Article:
Workshop on Legal Alignment
Concern and responsibility for the quality level of legal acts represent an integral part of efforts for the successful operation and maintenance of the rule of law. Regulations are the basis of the rule of law which defines legal order, proper functioning of state authorities, actions of legal entities and their mutual legal relationships. The quality of the regulation is primarily dependent on its content; on whether the rule regulates the right issues or the state (or any other regulatory organ), on the basis of prescribing and prohibiting different practices, successfully directs social development and provides fair and equitable rules of coexistence among people, without imposing unnecessary requirements on them and thus causing unnecessary problems in their everyday life and work.
Certainly the EU integration process poses pressure on the quality and comprehensibility of national legislation. The EU legislation, even though a country is not a member of the EU, influences the existing national legislation. The regulations are often adopted by inappropriate speed, and either lead to overregulation or insufficient regulation. This can create legal uncertainty, which results in failure or difficulties in exercising rights and obligations, increased enforcement costs, slowdown of economic growth and the encouragement of corruption.
In order for EU legislation to be better understood and correctly implemented, it is essential to ensure that it is well drafted. Acts adopted by the EU institutions must be drawn up in an intelligible and consistent manner, in accordance with uniform principles of presentation and legislative drafting, so that citizens and economic operators can identify their rights and obligations and the courts can enforce them, and so that, where necessary, the Member States can correctly transpose those acts in due time. However, the reality is oftentimes different.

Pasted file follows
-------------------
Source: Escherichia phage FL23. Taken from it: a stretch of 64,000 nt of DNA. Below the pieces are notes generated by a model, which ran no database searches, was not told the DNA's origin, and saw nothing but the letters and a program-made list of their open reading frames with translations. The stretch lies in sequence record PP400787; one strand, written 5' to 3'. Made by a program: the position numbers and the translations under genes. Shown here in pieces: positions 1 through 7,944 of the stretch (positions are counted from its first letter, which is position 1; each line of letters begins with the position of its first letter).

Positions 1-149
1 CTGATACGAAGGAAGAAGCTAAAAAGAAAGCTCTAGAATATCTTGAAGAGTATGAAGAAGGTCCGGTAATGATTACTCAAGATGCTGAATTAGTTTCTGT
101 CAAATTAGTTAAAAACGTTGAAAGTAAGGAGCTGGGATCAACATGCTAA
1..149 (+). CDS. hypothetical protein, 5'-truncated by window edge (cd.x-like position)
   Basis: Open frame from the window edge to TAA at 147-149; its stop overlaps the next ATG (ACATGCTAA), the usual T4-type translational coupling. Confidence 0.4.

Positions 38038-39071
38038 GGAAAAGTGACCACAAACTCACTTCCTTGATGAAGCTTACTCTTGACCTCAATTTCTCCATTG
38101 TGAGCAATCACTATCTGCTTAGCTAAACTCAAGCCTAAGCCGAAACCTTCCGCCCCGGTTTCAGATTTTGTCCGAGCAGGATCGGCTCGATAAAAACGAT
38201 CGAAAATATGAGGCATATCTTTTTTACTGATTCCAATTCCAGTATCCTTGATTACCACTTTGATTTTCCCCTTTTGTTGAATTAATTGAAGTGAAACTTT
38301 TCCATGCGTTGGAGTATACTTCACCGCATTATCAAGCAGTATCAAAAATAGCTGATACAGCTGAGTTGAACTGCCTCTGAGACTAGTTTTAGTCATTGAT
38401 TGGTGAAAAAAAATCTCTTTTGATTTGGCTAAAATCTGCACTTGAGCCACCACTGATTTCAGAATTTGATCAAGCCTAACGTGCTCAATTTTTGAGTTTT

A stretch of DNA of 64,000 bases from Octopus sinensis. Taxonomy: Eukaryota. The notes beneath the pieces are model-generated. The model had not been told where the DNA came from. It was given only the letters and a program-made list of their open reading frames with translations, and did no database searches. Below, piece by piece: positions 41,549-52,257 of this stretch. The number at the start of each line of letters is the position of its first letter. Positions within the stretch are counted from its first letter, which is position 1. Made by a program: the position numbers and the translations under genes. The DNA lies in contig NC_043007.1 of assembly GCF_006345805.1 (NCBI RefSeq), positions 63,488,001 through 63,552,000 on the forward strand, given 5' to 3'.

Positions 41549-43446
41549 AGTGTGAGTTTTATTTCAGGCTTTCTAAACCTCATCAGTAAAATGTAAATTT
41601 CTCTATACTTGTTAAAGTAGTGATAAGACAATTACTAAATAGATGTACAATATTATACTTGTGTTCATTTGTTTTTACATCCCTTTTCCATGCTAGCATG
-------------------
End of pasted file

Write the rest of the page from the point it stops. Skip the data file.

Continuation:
During the pre-accession time the countries that strive after the membership of the European Union have to transpose and implement EU legislation as it is, with no influence as to its quality. Often this represents major difficulties while harmonising national legislation with the EU legislation; equally insurmountable seem the legal nature of EU legal acts and their correspondence with the existing legal acts that form national legislation. EU directives require national laws to give concrete shape to the rules laid down by the EU. In contrast to EU directives, EU regulations (and decisions) are directly applicable and do not require transposition into national law. However, sometimes they need an active role of the national legislator.
This training/workshop tends to tackle the issues directly related to the difficulties described:
‒ the importance of national legal drafting rules;
‒ how to tackle the very idea of the architecture of legislation as a whole;
‒ how to introduce EU legal acts into the national legal system without causing a complete disintegration of the latter;
‒ what are the techniques of transposition and implementation of the EU legal acts;
‒ technical tools that enable us to keep track of the work already done and the one ahead of us during the pre-accession harmonisation process.
The training’s/workshop’s key objective is for all participants to improve practical skills they will use in their work environment in the light of newest developments in the EU legal system.
An objective is to accelerate consideration, acceptance and retention of new skills as regards harmonization of the national law with the EU legislation resulting in changes in what we do and/or our perceptions. Furthermore, the legal alignment activity will become easier and the perceptions less clouded and more accurate for the practitioners. As the EU legislation poses many new challenges the workshops target at mostly “unlearning” long-established deeply habituated and ingrained practices.